|A Denesuline Warrior!|
Yesterday, August 7, 2016, I received bad news. First I heard my uncle passed at 92 years old. While I was still processing this news, I got the dreaded phone call telling me the tragic news of my older brother’s passing. He was only 58 years old. Born in Uranium City, Saskatchewan and was raised in Fort Chipewyan and Fort McMurray Alberta. He died from complications due to his injury last year and excessive drinking. This hit me harder because Rossi and I were very close and he had so much life to be lived yet.
I’ve had a day to process what has happened. I think I am in the anger stage of the grief spectrum. He was too young to die, damn it! (I could hear Rossi saying here, if you want me to swear for you sis, I will – I never swear!)
If I were to be honest, I would say he died of heartbreak. The last year of his life I saw him give up. He gave up on waiting for the type of love he deeply craved, an unconditional love, from some of his children and grandchildren, brothers and sisters. He gave up on the travel that he yearned to do and the ‘60s car he would buy to take him on his travels. He abandoned his plans of going travelling to Europe on a freighter and going to NASCAR races. But when I noticed that he gave up on music, which has always lit up his life no matter what was happening, I knew he had also given up on life.
I could see it in his eyes when I last saw him just a couple of weeks ago. The abject sadness overshadowed his smiles and laughter. The withdrawing. The spark he had was gone. He was tired. He could not fight any longer. And he simply gave up trying.
In January 2015 I wrote a blog about him after he was beaten into unconsciousness after he intervened to help a woman who was being assaulted by her boyfriend. This act of selflessness caused him to lose some of his mobility and left him with permanent brain damage, which made him dependent on others for the first time. I think that was the day he died, but it took his spirit longer to let go. That is how much he craved love and he was willing to keep alive until he got it, but sadly it eluded him.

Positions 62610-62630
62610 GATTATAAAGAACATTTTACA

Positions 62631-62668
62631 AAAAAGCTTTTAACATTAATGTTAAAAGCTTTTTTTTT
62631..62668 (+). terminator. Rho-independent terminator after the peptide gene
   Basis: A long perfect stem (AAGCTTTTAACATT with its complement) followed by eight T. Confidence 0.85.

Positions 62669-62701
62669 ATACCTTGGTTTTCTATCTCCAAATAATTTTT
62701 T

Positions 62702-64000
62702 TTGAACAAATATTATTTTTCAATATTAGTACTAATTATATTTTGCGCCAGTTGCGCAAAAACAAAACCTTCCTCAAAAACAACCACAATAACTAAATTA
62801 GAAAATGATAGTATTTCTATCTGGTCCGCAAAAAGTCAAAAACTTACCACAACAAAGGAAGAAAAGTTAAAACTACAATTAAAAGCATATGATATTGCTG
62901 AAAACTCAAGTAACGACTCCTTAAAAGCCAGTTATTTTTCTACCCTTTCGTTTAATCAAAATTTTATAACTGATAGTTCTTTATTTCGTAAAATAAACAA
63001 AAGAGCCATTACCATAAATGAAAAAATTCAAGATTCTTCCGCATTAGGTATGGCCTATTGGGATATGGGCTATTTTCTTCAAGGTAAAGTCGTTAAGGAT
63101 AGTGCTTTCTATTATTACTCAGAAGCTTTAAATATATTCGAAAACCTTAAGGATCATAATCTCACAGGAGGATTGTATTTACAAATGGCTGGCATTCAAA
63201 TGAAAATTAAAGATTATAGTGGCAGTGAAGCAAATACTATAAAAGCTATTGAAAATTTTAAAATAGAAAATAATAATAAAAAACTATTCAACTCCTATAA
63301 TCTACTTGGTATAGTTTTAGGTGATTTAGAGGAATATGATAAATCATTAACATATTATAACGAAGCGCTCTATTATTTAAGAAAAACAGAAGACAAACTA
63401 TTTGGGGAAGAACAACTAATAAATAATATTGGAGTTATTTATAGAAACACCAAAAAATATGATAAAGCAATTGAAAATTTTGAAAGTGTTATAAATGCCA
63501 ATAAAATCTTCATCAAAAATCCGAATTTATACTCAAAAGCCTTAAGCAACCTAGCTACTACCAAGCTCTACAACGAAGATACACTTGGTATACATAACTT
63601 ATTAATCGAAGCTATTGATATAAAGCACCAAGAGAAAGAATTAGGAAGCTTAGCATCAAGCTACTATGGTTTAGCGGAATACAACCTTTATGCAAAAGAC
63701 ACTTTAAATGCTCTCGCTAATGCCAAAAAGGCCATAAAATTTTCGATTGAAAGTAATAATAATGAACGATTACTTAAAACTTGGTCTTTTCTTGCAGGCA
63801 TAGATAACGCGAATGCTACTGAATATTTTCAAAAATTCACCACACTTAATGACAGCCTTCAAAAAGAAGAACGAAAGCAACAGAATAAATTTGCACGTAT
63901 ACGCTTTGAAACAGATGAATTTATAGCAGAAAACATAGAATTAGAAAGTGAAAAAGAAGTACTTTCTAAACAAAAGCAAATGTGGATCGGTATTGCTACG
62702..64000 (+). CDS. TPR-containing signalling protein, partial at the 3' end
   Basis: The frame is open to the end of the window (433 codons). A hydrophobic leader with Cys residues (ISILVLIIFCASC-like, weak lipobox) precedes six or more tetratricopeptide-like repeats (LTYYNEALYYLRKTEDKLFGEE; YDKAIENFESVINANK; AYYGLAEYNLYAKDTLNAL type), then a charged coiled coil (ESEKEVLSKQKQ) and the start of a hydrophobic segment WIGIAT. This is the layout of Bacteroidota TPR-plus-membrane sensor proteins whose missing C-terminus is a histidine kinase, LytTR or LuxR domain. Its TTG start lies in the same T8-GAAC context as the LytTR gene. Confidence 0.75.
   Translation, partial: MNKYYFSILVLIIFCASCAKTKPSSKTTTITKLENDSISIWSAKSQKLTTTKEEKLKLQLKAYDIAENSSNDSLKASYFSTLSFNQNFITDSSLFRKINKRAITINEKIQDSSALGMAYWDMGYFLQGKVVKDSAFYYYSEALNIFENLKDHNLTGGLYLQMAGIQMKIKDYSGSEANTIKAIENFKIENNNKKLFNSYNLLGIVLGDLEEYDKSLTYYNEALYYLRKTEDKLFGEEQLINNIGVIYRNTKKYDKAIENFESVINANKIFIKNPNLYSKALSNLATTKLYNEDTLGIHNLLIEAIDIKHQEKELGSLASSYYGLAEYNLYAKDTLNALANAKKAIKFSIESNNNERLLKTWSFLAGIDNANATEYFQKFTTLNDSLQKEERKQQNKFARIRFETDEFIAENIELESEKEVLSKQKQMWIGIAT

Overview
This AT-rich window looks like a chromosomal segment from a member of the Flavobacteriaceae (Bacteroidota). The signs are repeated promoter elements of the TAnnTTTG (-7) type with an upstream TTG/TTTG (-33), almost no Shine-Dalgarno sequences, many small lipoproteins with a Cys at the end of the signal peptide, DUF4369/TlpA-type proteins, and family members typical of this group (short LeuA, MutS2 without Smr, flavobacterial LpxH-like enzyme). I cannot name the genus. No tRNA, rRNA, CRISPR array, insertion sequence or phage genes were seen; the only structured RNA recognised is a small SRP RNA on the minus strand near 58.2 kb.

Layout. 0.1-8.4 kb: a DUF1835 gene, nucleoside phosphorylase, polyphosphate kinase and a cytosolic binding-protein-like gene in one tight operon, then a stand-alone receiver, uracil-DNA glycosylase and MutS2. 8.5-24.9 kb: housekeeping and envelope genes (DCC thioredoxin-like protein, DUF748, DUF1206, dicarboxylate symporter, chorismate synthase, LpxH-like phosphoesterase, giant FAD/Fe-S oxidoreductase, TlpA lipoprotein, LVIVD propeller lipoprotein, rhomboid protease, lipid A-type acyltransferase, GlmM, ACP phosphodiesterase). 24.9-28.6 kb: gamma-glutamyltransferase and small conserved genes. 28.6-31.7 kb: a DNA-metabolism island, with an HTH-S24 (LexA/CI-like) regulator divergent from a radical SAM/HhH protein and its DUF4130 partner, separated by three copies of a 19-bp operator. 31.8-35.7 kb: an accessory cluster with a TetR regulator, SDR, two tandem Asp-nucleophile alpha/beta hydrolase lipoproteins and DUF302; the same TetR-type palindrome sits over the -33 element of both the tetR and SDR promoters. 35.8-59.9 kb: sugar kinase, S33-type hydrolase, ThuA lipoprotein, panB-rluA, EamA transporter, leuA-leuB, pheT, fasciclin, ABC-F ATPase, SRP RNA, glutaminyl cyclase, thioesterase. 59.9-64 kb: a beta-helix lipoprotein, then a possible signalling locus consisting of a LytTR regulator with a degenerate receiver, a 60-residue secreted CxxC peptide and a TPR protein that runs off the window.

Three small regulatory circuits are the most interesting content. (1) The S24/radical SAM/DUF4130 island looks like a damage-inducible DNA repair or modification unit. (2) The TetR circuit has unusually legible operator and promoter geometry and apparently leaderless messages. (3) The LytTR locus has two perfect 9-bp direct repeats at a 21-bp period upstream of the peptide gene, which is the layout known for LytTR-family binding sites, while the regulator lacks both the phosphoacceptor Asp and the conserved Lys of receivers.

|Rossi second on the left, next to his brother Roger|
He was an intelligent man and knew so much about politics, genealogy, human behaviour, and music. He loved flying so he became a pilot; it gave him a freedom he couldn’t get on the ground. And when he couldn’t do that, he loved to drive. He also had an innate ability to navigate, I think, he had a built in GPS in his DNA. He was my compass, my navigator, when we were together I knew I would never be lost. He was also my protector. When I need him he was always there and I hope I was also there for him.
He is gone. A deep integral part of me is also gone. Who I was to him and who I was around him. We never had an argument, never used harsh words with one another, and never judged one another. That is not to say he didn’t have a quick temper or was moody, I just knew when to stop pushing him and leave him be. Our familial bond is gone and I am left alone without an anchor and no navigator. Floating and lost.
Ultimately, what took his life - which people often skirt and make excuses around - is ALCOHOL. ALCOHOL killed my brother, sucked his spirit and left him empty. This is where my anger is hovering.
ALCOHOL is the reason he intervened in breaking up that fight over a year ago. The man who attacked him was drunk or on drugs.
ALCOHOL took away his reason for living and broke a beautiful human being.
In Canada, many Indigenous people are dying an untimely death due to ALCOHOL. We have to change the conversation we as a nation are having about why this is happening. We have to change our story and our belief. In particular, we have to change our belief that once people are adults we can’t influence them to stop drinking. I don’t have the answer on how but I have a commitment to change that belief.
Rossi’s death will not be in vain.
I am challenging, you the reader, to do something about this too because everyone is impacted by alcohol abuse in some form or another.
There already exist, and has for over 40 years an institution in Alberta that has transformed many lives. Maybe we’ve forgotten about it. But it is there. Please have another look at Supporting Nechi Institution: Centre for Indigenous learning, the only Indigenous institute that uses culture and experiential learning as a gateway to reach the spirit of its indigenous and non-indigenous students.
Rossi was a game changer. He over came and fought his ghosts, maybe not successfully, but they didn’t own him. He never became bitter nor twisted. He was not an angry person; he was always a kind and gentleman and held his head high with integrity.
|May 2016, Fort McMurray, Alberta (Fire)|
There are many other Rossis out there; maybe there is one in your family. There is hope to help those people, and that hope is you.
My friend and writer, wrote this wonderful piece on my brother Rossi for the Fort McMurrayToday paper. Thank you Therese. :)